Friday, February 25, 2011
Parenting Magazines Are For Moms
Parenting magazines have it all wrong.
Sure, they offer great tips, and stories one can relate to, and they showcase great products parents can purchase to make raising children easier and more affective. I know this. That’s why I bought a stack of parenting magazines the other day when I was feeling like a bad dad to my 6-year-old son.
But as I flipped through a few pages, I noticed the ridiculousness inside. About halfway through, I tossed it aside and grabbed another magazine. I found the same ridiculousness. The third publication was worse. There’s “ridiculous” and then there’s “really ridiculous.” Then you’ve got these parenting magazines.
“These parenting magazines are terrible,” I told my wife. “They’re totally, 100 percent, completely geared toward moms, not parents. Every single one of these articles in every single one of these magazines refers to me -- the reader -- as a mom.”
Dads aren’t moms, right, readers? We didn’t give birth to our kids. We don’t get postpartum depression. Our abs didn’t separate during our pregnancies. We were never pregnant!
“Oh, look,” I said to my wife, finally able to point out a dad in one of the magazines. “It’s a dad. He’s got the kids for a few hours and they’re covered in chocolate. He’s an emotional wreck and the house makes massive earthquake damage look like a little bit of debris in the streets. Turn the page and look: Mom’s back with the kids -- who are clean and happy -- and the house is immaculate. Life’s good again.”
My wife grabbed one of the magazines and thumbed through it, looking for some proof that the magazines aren’t all wrong.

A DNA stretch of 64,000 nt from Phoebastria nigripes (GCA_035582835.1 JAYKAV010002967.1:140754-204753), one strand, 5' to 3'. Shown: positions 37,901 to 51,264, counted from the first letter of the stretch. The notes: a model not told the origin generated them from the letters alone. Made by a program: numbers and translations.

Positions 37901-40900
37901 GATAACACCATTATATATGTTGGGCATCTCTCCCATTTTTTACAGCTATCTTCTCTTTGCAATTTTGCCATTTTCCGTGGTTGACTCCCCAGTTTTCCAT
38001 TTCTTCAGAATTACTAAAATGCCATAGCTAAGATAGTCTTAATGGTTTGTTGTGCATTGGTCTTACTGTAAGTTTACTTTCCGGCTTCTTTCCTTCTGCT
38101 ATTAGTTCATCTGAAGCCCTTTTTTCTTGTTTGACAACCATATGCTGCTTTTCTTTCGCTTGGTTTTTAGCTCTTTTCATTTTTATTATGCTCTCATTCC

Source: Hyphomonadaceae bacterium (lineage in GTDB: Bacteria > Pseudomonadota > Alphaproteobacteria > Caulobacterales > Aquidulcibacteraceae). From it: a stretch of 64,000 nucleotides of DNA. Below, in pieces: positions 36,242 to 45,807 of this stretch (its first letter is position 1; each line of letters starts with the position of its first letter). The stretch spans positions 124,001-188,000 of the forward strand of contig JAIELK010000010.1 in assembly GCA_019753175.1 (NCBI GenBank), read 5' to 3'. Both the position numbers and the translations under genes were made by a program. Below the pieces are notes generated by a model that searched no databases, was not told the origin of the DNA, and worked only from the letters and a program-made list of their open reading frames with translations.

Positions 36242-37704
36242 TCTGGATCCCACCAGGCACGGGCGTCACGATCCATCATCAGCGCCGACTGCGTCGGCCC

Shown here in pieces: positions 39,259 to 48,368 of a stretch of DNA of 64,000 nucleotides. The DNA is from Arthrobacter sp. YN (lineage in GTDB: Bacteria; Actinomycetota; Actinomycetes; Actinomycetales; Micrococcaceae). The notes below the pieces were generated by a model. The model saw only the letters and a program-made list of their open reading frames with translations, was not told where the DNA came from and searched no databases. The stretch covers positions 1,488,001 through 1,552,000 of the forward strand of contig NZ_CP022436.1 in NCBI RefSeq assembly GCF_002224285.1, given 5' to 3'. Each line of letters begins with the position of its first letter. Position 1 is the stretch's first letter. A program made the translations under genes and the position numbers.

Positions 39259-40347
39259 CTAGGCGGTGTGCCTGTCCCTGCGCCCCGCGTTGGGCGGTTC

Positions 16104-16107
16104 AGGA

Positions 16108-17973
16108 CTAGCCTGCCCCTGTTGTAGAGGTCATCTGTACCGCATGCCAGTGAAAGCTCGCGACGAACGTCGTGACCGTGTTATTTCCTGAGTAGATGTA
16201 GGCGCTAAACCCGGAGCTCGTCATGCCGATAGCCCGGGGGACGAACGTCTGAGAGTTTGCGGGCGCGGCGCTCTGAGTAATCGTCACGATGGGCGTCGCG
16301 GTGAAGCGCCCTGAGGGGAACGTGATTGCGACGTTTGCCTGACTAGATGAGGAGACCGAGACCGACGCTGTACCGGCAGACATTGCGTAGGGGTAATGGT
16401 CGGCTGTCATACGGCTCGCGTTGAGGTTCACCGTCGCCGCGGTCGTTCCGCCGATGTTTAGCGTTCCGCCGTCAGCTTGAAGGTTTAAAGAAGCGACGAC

“Here’s something,” she said. “A dad changing his kid’s diaper.”
I ripped the magazine out of her hands. “On a pool table? I’m not that irresponsible. I’d at least do it on the kitchen table.”
My wife perused further. “Here,” she said. “Happy dad. Happy kids. Very responsible parenting.”
I kid you not -- the headline for the article was: “Dads can also have fun with their kids.”
“WHAT?” I felt like Lou Ferrigno as the Hulk. In a flash of anger, I tore the magazine to shreds. “Oh, I guess moms think most dads can’t have fun with their kids.” My son came into the room right about the time I was Lou Ferrigno-ing the magazine.
“Oooo, can I rip up some, too, Daddy?”
“No,” I said. “And I don’t want you ripping up any other magazines either.”
“But I wanna be like Daddy,” he said.
“Not according to these magazines.”
My wife told me that dads don’t read parenting magazines, which is why they’re geared toward moms.
“Then they should be called Mother Magazine or Mommy Monthly,” I said. “The word ‘parent’ refers to moms and dads.”
“You can still benefit from the information.”
“I sure can,” I said. Then, skipping through a magazine that was still in one piece, pointing to examples, I added, “But I don’t want to ‘know what makes me feel pretty.’ I don’t want to make sure I ‘get a girls’ night out.’ Oh, look -- here’s a bit on ‘making memories with your child.’ I see Mommy in the picture. Where the heck is Daddy?”
“Yeah, Mommy,” my son said, “what about Daddies? Daddies are parents, too, you know.”
“Okay, okay,” I said to my son, “this isn’t your battle.”
“But I wanna complain, too, Daddy.” He grabbed a magazine and ripped it in half.
“No,” I yelled. I could see my picture in one of those parenting magazines -- a complaining dad and his copycat kid complaining, too. And the article: “Don’t let your husband negatively influence your child.” Now I was really feeling like a bad dad.
So I spent the next couple hours reading my remaining parenting magazine. Sure, I felt a bit feminine, especially when the articles kept referring to me as a woman. And I’ll admit I was afraid another man would catch me reading it and call me a “Mr. Mom.” But I learned a great deal.
Now I know what I must do to fit into that bathing suit by summer. I know what it takes to join those “Mommy and Me” clubs. I know which lipsticks last the longest for those busy Mommy-filled days. And I now know what to expect when menopause hits.